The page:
Safety alert over response to children's food allergies
Jeremy Laurance is a writer on health issues. He is former health editor of The Independent and the i and has covered the specialism for more than 20 years. He thinks the harm medicine does is under-appreciated, the harm it prevents over-rated, and that cycling works better than most drugs. He was named Specialist Journalist of the Year in the 2011 British Press Awards.
Monday 13 August 2012
Minimum safety standards should be brought in to Britain's schools to cope with the rising number of children with food allergies, doctors have warned.
About 50,000 people in England suffer an anaphylactic shock in their lifetime and a third of those in children occur for the first time at school, but teachers are unprepared, they say.
The European Academy of Allergy and Clinical Immunology (EAACI) has launched a Food Allergies campaign to raise awareness of the threat posed by anaphylaxis in children and ensure schools are ready to deal with life threatening events.
The most common allergies in children are to eggs, cow's milk and nuts. In the UK, anaphylaxis causes about 20 deaths a year in adults and children from heart attacks or suffocation due to swelling of the mouth or throat.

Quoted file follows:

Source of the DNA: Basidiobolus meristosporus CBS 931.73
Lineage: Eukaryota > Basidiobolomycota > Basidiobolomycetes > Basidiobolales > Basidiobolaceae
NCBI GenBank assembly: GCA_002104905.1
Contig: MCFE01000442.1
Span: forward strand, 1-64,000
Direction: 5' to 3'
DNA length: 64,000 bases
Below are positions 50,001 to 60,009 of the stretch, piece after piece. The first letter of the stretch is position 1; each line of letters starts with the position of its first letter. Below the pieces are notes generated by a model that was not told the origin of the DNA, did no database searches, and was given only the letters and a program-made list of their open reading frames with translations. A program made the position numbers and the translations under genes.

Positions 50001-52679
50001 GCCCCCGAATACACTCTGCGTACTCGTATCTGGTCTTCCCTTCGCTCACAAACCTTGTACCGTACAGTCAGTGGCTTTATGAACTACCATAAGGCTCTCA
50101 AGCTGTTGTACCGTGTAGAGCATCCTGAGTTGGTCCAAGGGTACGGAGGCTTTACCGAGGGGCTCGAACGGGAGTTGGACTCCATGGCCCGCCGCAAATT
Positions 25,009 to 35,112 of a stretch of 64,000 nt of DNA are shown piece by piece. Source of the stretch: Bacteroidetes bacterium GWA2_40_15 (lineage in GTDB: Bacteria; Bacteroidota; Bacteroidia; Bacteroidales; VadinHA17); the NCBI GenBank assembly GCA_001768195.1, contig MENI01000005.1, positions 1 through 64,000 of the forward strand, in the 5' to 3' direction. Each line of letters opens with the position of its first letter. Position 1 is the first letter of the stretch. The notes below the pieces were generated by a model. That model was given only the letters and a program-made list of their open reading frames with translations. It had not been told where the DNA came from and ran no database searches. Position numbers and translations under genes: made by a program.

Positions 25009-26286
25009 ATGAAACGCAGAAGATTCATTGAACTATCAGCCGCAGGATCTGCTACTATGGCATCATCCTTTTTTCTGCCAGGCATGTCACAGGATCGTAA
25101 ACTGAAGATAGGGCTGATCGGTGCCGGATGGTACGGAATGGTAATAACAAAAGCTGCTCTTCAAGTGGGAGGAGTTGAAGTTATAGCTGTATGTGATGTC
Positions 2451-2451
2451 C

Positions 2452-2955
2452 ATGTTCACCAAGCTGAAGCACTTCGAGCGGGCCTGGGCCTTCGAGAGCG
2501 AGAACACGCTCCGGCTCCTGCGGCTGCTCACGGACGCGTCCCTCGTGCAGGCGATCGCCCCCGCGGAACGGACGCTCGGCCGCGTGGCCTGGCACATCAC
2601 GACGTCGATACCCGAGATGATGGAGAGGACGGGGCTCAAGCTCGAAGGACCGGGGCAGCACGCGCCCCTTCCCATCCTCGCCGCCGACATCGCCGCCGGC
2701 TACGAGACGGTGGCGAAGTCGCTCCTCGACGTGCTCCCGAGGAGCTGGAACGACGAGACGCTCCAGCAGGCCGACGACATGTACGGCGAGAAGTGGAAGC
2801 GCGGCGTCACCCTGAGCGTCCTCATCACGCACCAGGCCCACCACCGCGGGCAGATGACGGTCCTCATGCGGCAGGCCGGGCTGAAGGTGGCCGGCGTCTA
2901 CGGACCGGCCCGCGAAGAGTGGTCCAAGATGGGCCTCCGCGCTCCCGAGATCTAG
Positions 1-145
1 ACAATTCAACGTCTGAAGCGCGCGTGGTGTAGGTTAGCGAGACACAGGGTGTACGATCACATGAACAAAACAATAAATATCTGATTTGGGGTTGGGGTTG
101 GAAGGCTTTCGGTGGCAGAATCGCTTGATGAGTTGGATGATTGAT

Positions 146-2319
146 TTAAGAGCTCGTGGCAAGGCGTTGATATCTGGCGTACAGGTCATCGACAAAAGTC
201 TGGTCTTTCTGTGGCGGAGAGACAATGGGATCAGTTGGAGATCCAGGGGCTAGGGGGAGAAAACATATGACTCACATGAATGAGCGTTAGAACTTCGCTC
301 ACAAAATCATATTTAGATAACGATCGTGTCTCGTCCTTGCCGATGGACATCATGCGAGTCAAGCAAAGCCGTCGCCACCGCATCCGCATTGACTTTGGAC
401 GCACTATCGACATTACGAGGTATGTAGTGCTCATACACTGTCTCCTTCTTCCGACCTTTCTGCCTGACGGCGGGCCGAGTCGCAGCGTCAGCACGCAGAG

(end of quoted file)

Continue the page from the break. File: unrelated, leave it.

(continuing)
Hospital admissions for the condition increased from about 300 in 1990 to more than 3,500 in 2009, a more than 10-fold increase.
Food allergies affect 17 million people in Europe, with 3.5 million aged under 25. Among children, one of the fastest growing allergies is to nuts. Some studies suggest allergies to peanuts have more than doubled in a decade, affecting more than one in 100 children. Allergy to nuts causes half of all life threatening allergic reactions in the UK.
The EAACI is to publish International Minimum Standards for the Child at School to ensure the same procedures are laid down everywhere and teachers who switch schools do not become confused. The focus will be on primary schools – by secondary level affected children have learnt how to recognise symptoms of an attack and carry their own medicines.
Lindsey McManus, deputy chief executive of Allergy UK, said: "The present arrangement is that schools in the UK work out a protocol with parents of individual children with allergies so teachers know who they are ... the problem is different schools have different protocols and different ways of going about things. Some may have a list of children with their photos in the staff room. There is no standardised way of educating staff."
The campaign will also seek to standardise food labelling which leads to confusion and increases risk for allergy sufferers, the EAACI says. Labels such as "May contain nuts" are not regulated and different food manufacturers employ different criteria when using them. By representing different levels of contamination they imply different levels of risk.
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